Trust account rules vary from state to state, but one constant for attorneys or anyone working in a fiduciary capacity is the over-riding fear of running afoul of strict requirements. Take the following steps and you won’t lose sleep worrying about your responsibility to comply with complicated trust account regulations.
Migrate from Manual to Automated Record Keeping
Review your firm’s trust bookkeeping procedures and identify which procedures are managed manually. Often law firms enter each client’s transactions separately and issue trust checks manually. Manual bookkeeping is the root of several problem areas. Not only are manual processes time-consuming, but mistakes are difficult to detect and reports are next to impossible to prepare.
Good trust software for attorneys can easily replace ALL your manual bookkeeping tasks and provide you with total control of your trust accounting. You will:
Simplify transaction entries, trust check printing, bank reconciliations, and generating reports
Readily detect errors
Maintain an audit trail for any changes made in your trust books
Make it easy for accountants to review your trust data and make appropriate corrections without shuffling through stacks of paper, especially if you used cloud-based software that accountants can access from their own computers.
Choose Your Trust Accounting Software Wisely
Don’t rush to embrace the first accounting program you find to manage your trust books. Many accounting packages that work very well for general operating accounts lack features that trust accounting requires. For example, general accounting packages typically do not produce client ledgers easily and do not prevent trust accounting mistakes from occurring. There is typically no audit trail log and one can even go back to reconciled months and edit prior transactions. That’s not proper trust accounting! When you evaluate your trust program choices, consider the following questions:
Does the program make deposits and disbursements in each client account very easy to enter, track and reconcile?
Is the program designed to prevent common trust accounting errors, such as duplicate check numbers, client ledger overdrafts etc.? These are examples of problems that must be stopped at the transaction entry itself.
Are required monthly reports such as ledger card balances, transactions, reconciliation and three-way reconciliation, etc. easily produced?
Is there an option to print trust checks and/or deposit slips?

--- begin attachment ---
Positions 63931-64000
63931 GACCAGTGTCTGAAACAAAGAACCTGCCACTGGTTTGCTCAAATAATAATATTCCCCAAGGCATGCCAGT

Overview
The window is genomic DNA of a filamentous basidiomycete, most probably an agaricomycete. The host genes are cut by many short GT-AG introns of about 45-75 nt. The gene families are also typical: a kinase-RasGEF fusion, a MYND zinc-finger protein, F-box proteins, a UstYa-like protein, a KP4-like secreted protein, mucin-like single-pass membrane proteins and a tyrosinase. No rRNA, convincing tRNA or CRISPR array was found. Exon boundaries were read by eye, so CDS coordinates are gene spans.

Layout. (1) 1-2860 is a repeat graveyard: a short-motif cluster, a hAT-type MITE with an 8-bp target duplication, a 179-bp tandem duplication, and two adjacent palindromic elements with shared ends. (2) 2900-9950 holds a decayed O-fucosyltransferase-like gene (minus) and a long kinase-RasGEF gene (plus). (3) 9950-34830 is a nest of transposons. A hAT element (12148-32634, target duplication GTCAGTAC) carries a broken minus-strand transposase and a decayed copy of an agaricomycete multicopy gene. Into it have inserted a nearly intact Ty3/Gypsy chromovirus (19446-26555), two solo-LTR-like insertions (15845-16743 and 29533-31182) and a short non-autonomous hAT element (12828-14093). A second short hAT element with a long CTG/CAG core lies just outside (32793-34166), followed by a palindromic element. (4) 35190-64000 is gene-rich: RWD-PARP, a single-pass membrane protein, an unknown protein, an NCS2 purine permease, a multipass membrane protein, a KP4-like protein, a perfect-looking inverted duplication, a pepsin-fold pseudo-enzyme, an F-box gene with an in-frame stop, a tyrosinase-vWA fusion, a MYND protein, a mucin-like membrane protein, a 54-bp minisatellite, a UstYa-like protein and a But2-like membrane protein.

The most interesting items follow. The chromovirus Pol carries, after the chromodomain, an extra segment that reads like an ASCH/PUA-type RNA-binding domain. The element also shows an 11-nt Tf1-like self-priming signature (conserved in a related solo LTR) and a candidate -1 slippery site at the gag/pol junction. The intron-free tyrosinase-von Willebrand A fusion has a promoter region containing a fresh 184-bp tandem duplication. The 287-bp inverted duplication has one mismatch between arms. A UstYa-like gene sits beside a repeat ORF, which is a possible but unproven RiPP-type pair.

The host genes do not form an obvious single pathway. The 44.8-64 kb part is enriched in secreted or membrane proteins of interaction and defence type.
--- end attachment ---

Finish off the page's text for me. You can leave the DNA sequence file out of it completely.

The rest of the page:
Is it easy for both your accountant and independent auditors to access your records, such as through a cloud-based billing solution?
Avoid Commingled Bank Trust Accounts
A client trust bank account is a special kind of account. Today, many banks offer a particular type of trust account with separate sub-accounts for each client.
A bank account that allows you to manage individual client funds separately provides a double layer of protection for your firm because a bank can also alert you to any client ledger overdraft situation. Additionally, you will receive monthly client ledger trial balances from the bank, which you can then match with your office client ledger records.
Archive Closed Client Accounts
When a client matter has been completed, the balance on the client’s ledger is zero, and all transactions have been reconciled with the bank statement, you should “close” or archive that client ledger. Otherwise, over a period of time, you will be dealing with hundreds or even thousands of “open” client ledgers.
Protect Your Trust Software Data File
While a computer or software can be replaced, lost data is not easy to re-create. For trust accounts, always maintain a hard copy of each client ledger on a monthly basis. Make regular backup copies of your trust database files and store them at a remote location. Consider using cloud-based IOLTA software that includes automatic backups.
Automate Today and Put a Stop to Trust Fund Account Worries
Managing trust accounts is easier than you think. Start with a careful review of your firm’s trust accounting processes. Begin using trust account software designed to help you comply with state regulations. Remember, a client A’s money has nothing to do with client B’s money. Your trust books should only contain open accounts. Make an ironclad rule to backup copies of data files and store them in a secure and separate place. Follow these tips and you will bring order to your trust bookkeeping, tighten controls and no longer worry whether or not you are in full compliance with state regulations.